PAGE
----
Inside the building you will complete all the steps necessary to legally enter and/or transit through Mexico.* Unfortunately we did not take note of the window numbers to visit in exact order, but you will want to start at the far left end of the building. Here you will present your passport, complete an entry form, let them know how long you plan to be in the country, and get the right stamps on that form to proceed to the next step, at a station further to the right. With a vehicle, or in our case, two motorcycles, the next step was to the next window to the right for copies. We had copies in tow, but apparently needed to pay for the copies they made and then stamped. I think we paid around $2 for these copies. We were then directed to the Banjercito (official bank) window all the way at the right end of the building, where we presented our personal and vehicle documents (stamped copies + originals). You will spend a little time getting your FMM (tourist card) and your Temporary Import Permit (TIP) processed and paid for, while they reference these documents. In our case, we also presented a copy of our marriage license, to justify that we had two separate vehicles with two titles in one name. One bike was processed under each of our names, without much fret beyond a glance at our marriage license and the inclusion of a copy. To receive a TIP, you must pay a deposit. The cost depends on the year of your vehicle (refer to links above). You can pay with cash or card, and the amount you pay should, in theory, be returned to you in full when you exit the county and cancel your TIP. If paying with a credit card, the name on the credit card MUST match the name going on the TIP (generally based on the title). We paid with cards - $467.72 per bike on September 6, 2016 and refunded $383.74 per bike on September 30, 2016, just after we exited Mexico. We believe this discrepancy is due to either currency exchange rate changes or card fees, but there is the possibility that it is some kind of fee we are not familiar with. In any case, the loss definitely revealed a potential plus to paying with cash. For the entry fee/tourist card, we were charged $21.37 each. For those without a vehicle: you would skip the copies, go directly the Banjercito to pay the entry fee, and be processed fairly quickly.
Once all our documents and payments were in order, we passed back by the first officials we interacted with & double checked that we were go to go. On their “esta bien!” we were on our way, stowing our documents in a safe place. Be sure not to lose them - they will be necessary to get your deposit refunded and for you and the vehicle to exit the country. IF you are planning to re-enter Mexico within the timespan that your tourist card and TIP allow, read up on alternate sources about the do’s and don’ts! We cannot speak to those processes as we exited to Belize and were not set to return.
Total Time at Border: 1.5 hours
Overall Rating: Easy, so long as you don't get lost on the road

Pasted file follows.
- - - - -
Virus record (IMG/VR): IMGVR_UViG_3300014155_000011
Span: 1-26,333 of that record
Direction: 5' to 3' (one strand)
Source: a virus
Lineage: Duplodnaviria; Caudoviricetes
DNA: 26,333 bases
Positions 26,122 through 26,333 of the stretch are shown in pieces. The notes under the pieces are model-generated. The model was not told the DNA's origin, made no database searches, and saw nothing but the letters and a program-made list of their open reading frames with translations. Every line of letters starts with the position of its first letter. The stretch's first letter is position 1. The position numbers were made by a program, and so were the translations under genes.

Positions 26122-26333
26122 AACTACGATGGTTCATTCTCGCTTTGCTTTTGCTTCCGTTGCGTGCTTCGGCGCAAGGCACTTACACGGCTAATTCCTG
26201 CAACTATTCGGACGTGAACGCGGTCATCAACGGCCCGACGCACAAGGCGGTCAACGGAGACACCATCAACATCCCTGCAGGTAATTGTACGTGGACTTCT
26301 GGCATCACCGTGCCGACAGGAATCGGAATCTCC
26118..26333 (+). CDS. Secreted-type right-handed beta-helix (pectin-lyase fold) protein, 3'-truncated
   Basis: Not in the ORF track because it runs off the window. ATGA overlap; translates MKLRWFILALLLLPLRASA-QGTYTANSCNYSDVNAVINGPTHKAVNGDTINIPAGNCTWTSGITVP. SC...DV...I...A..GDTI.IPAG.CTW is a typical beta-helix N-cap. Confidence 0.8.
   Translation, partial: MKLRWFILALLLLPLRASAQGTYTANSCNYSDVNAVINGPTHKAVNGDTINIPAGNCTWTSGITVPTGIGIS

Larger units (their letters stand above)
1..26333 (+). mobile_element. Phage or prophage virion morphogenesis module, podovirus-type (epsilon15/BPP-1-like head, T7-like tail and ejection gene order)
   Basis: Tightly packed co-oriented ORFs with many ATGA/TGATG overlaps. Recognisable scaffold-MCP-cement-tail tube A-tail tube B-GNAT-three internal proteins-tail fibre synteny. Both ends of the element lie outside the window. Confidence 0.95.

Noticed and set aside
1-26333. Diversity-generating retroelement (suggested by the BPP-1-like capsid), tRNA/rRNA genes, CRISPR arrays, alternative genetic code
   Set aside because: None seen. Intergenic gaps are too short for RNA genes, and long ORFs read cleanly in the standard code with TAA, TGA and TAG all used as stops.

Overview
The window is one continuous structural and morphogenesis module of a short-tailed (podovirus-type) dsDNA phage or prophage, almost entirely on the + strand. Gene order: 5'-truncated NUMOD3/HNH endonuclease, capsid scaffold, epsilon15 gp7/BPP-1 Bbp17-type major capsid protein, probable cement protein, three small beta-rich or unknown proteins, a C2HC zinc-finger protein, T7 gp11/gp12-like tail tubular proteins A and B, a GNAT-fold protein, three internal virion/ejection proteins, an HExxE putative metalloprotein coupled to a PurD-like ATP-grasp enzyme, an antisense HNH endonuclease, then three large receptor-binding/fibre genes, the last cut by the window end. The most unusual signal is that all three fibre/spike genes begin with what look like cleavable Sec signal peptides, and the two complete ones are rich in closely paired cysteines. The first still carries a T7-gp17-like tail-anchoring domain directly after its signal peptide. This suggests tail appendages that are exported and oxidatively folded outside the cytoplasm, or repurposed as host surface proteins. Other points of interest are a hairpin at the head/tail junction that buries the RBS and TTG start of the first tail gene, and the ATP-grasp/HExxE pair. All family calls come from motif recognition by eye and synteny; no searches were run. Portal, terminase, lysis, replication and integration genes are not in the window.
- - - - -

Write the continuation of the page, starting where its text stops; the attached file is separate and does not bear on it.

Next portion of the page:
*PLEASE NOTE that we bypassed the small booths inside the Aduana building selling vehicle insurance coverage for our time in Mexico. We did not purchase insurance at the border, because we had read that we would have access to coverage further in the country at a lower cost. On this front we were wrong -- we spent a good portion of time in our first week bouncing around to different banks and offices trying to obtain insurance, but coverage was repeatedly denied because we were foreigners or on foreign bikes. We never found out exactly where the previous sources purchased coverage. With the input of a very kind old woman, we eventually decided that it was not necessary - we would proceed with caution and be prepared to pay off a bribe or a sum for repairs if pulled over or in an accident. We never had an experience to confirm whether or not insurance is a good idea or if it is truly required - online sources seem conflicted. But our lesson learned is that if you would definitely like to have the coverage and/or play it safe, you’ll want to visit the insurance booths available in this initial border building.
Once in Mexico, be aware that toll roads begin to abound. It is up to you whether you take them (it adds up, but is generally viewed as safer and faster) or not - there are plenty of overland travelers who attest to their fantastic experiences avoiding all the tolls. “Libre” is a free road, while “Cuota” denotes a toll road. “Carretera” is the road type sometimes associated with free while autopista is that associated with tolls. The toll prices for vehicles are usually on the sign as you approach the toll booths, and varied throughout the country. If you are taking a toll road, be sure to save your toll fee receipt while driving on it - if you end up pulled over or in an accident, we were told it would be important to show this receipt as a sort of “insurance.” For other tips on driving in Mexico, check out this site.
While we are strong proponents of a positive view of Mexico, we do agree with the recommendations against stopping within the first 100 miles of the border, and avoiding interactions that may be unclear or high-risk, particularly within that initial span. Our first destination was Monterrey, where were hosted by a wonderful Couchsurfer and enjoyed dinner and a night around town with he and his friends. That’s the key to Mexico - find a friendly host and open yourself up to the immersion! You will not be disappointed.